effectively, revenues can benefit local communities and bolster 
support for wildlife habitat protection in developing 
countries. Sustainable management and trade systems, such as 
implementing CITES or certification schemes, can contribute to 
development goals. However, poverty and the relative high 
return that can be gained from selling wildlife create powerful 
incentives to harvesting trade unsustainably or illegally. At 
the same time, punitive measures for illegal wildlife trade are 
often insufficient.
    U.S. demand is contributing to the problem. While most 
wildlife trade in the United States is legal, a significant 
level of illegal trade also occurs. Between 2000 and 2004, the 
Fish and Wildlife Service intercepted imports of illegal 
wildlife products valued at $35 million. But some estimate the 
illegal wildlife imports are worth over 10 times that amount.
    Wildlife is smuggled from every corner of the globe, 
ranging from elephant ivory from the Congo, to tiger bone 
medicines from China, to sea turtle leather from Mexico. 
Illegal wildlife trade is a big, well-organized criminal 
business that can quickly threaten species with extinction. 
Changing the way business and industry works in the United 
States is vital to ensure that any trade is sustainable through 
appropriate corporate buying practices, and marketing 
sustainable products to consumers.
    One solution is industry and consumer outreach initiatives 
to change availability of supply and buying behaviors. WWF and 
TRAFFIC are working on initiatives with the tourism industry, 
and particularly cruise lines. A large proportion of the 
international seizures of wildlife are comprised of tourist 
souvenirs.
    A TRAFFIC study of sea turtle exploitation found that 
products, such as jewelry made from hawksbill turtle shell, 
continue to be sold throughout the Caribbean, and even though 
the species is critically endangered and protected under law.
    In 2006 50,000 sea turtle products were detected in just 
one week by TRAFFIC in the Dominican Republic, in shops 
frequented by tourists from U.S. cruise ships. Imperiled 
species can be better protected if tourists receive clear 
guidance on what is illegal or damaging to buy at their 
vacation destination.
    The U.S. transport industry can also play a role in helping 
to counter illegal trade, including the smuggling of invasive 
species or wildlife that can transmit disease. Airlines, sea 
freight, and express mail companies can work with law 
enforcement to raise awareness of their customers and 
passengers to the illegal trade in wildlife, and they can alert 
the authorities to problems.
    Despite the United States' comprehensive policies and 
enforcement mechanisms, illegal wildlife trade persists. 
Implementation of regulations is lacking in some instances, 
largely because the agencies responsible are severely under-
resourced, and coordination could be improved.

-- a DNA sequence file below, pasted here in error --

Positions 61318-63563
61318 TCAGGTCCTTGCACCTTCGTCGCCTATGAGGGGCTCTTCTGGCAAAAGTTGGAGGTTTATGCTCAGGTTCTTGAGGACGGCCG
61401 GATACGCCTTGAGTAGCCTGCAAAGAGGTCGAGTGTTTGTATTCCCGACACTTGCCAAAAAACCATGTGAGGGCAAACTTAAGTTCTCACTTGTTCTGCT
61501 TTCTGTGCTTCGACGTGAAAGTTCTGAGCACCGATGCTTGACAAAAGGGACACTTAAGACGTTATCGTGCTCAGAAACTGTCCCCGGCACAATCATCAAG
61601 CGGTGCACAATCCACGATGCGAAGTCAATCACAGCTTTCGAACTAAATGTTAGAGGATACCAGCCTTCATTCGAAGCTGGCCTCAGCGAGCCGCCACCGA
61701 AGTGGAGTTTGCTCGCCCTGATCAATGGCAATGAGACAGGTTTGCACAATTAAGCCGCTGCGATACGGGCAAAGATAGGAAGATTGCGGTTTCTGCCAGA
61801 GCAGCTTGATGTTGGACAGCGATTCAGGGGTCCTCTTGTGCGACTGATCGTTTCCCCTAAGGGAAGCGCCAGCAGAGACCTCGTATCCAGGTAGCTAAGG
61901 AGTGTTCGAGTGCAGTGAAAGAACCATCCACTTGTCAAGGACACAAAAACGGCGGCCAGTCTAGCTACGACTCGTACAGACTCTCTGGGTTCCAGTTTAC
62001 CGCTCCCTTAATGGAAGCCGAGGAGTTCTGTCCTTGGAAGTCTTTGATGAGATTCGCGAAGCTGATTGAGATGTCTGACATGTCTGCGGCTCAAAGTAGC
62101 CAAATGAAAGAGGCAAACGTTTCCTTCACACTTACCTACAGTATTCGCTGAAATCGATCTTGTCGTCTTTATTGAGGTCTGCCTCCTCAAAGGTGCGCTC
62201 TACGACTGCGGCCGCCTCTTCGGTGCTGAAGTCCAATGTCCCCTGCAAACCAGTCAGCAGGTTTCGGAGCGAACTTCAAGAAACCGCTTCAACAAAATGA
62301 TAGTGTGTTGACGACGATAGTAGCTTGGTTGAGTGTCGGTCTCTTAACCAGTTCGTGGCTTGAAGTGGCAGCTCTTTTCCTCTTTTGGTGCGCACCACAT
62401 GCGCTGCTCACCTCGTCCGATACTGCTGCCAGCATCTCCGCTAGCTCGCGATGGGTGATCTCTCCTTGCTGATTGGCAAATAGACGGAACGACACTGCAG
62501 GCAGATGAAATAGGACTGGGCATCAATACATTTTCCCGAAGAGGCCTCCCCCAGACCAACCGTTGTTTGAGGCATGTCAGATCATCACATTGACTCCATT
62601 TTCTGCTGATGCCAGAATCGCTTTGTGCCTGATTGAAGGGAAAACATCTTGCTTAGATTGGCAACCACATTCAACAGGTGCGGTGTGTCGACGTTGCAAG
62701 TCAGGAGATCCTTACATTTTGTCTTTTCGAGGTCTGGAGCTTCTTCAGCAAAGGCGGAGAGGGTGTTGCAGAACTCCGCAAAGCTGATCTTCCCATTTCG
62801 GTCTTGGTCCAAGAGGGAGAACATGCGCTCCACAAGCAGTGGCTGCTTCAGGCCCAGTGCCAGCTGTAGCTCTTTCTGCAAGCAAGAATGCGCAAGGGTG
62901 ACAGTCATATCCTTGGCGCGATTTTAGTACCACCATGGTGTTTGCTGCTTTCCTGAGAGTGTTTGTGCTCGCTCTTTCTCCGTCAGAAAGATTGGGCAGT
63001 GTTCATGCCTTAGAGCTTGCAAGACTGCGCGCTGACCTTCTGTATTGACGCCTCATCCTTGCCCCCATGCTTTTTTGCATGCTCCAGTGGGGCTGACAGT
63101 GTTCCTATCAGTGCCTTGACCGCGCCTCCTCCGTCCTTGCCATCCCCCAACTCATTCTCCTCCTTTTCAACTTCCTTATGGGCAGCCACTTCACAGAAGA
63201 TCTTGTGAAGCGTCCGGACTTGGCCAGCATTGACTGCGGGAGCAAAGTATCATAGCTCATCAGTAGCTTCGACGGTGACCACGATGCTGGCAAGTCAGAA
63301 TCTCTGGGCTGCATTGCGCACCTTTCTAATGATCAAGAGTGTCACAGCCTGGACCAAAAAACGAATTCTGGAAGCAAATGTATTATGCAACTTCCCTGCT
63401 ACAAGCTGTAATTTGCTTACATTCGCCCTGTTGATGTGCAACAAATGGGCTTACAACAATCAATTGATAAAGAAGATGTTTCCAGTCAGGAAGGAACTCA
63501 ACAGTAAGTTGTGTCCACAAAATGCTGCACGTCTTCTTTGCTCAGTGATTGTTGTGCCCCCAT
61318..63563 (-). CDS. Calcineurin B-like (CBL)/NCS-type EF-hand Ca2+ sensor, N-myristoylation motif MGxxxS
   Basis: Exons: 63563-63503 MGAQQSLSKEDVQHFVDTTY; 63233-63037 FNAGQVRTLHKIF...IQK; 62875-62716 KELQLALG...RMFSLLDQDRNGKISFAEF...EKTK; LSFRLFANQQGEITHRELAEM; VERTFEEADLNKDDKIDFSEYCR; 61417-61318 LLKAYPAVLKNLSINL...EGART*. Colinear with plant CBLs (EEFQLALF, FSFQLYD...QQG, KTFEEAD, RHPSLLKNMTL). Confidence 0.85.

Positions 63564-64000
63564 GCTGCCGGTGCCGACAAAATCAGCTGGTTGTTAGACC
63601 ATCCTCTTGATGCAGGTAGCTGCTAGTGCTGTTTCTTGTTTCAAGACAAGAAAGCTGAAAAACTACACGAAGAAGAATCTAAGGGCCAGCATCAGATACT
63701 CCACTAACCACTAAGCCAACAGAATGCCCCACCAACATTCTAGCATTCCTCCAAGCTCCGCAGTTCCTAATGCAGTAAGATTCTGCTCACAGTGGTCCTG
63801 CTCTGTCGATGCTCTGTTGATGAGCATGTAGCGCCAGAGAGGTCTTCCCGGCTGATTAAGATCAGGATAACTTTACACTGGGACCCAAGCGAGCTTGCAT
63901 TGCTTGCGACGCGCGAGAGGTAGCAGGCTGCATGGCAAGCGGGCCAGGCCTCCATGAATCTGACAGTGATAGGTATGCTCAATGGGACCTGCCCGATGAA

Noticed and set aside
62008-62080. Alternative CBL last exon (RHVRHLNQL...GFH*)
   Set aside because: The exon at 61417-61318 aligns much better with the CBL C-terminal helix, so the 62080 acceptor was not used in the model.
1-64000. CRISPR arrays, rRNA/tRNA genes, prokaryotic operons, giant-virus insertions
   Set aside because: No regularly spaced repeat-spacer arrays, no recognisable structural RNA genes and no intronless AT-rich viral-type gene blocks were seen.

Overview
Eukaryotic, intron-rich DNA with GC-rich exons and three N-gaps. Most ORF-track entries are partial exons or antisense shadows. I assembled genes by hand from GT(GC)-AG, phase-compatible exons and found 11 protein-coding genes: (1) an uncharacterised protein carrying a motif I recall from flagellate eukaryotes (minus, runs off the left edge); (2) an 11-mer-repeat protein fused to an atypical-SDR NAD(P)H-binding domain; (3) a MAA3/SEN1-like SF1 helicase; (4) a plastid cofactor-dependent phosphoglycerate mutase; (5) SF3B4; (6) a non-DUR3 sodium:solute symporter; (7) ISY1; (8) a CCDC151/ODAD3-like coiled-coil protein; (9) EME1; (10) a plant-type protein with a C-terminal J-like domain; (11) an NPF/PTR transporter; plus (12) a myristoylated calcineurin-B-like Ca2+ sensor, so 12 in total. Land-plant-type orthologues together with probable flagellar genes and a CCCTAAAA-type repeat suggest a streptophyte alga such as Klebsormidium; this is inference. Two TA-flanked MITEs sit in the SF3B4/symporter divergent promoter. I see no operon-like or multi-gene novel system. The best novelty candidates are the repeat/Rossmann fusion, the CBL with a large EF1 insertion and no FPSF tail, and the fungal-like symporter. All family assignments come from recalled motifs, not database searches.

To close these gaps, wildlife trade needs to be a political 
priority. And implementing agencies, such as the U.S. Fish and 
Wildlife Service, must be given the necessary resources to 
raise awareness and ensure the success of undercover 
investigations and inspection programs.
    In some instances additional regulation may be required. Of 
particular concern are the 5,000 tigers in captivity in the 
United States, bred to feed U.S. demand for tigers as pets and 
for entertainment. TRAFFIC's latest report shows that in the 
U.S. there are not adequate management systems to monitor 
captive tigers, so we cannot track where these tigers are, who 
owns them, and what happens to them when they die. This lax 
regulation could have global implications. Any illegal drip-
feed of supply from captive populations could perpetuate demand 
for tiger parts, and further threaten wild tigers, as their 
parts are preferred in Asian medicine, if they are from the 
wild.
    TRAFFIC recommends that the United States take steps on the 
legal regulatory and law enforcement fronts to better track 
U.S. tigers, and ensure their parts do not enter the trade. The 
U.S. must not become complicit in endangering wild tigers.
    The countries impacted by U.S. consumer demand also need 
assistance with implementing their wildlife trade laws. For 
many years the United States, with the support of organizations 
such as World Wildlife Fund and TRAFFIC, has been engaged in 
international capacity-building efforts, including the CITES 
support program of the Dominican Republic and Central American 
Free Trade Agreement, and the ASEAN Wildlife Enforcement 
Network.
    Also, the Coalition Against Wildlife Trafficking, thanks to 
U.S. leadership, has been an effective global initiative for 
heightened political awareness of the challenges.
    FFIC encourages further U.S. investment in addressing legal 
wildlife trade at home and abroad. We call upon the United 
States to reaffirm its global leadership role in wildlife 
conservation by taking strong action on these recommendations. 
Many species threatened by illegal and unsustainable wildlife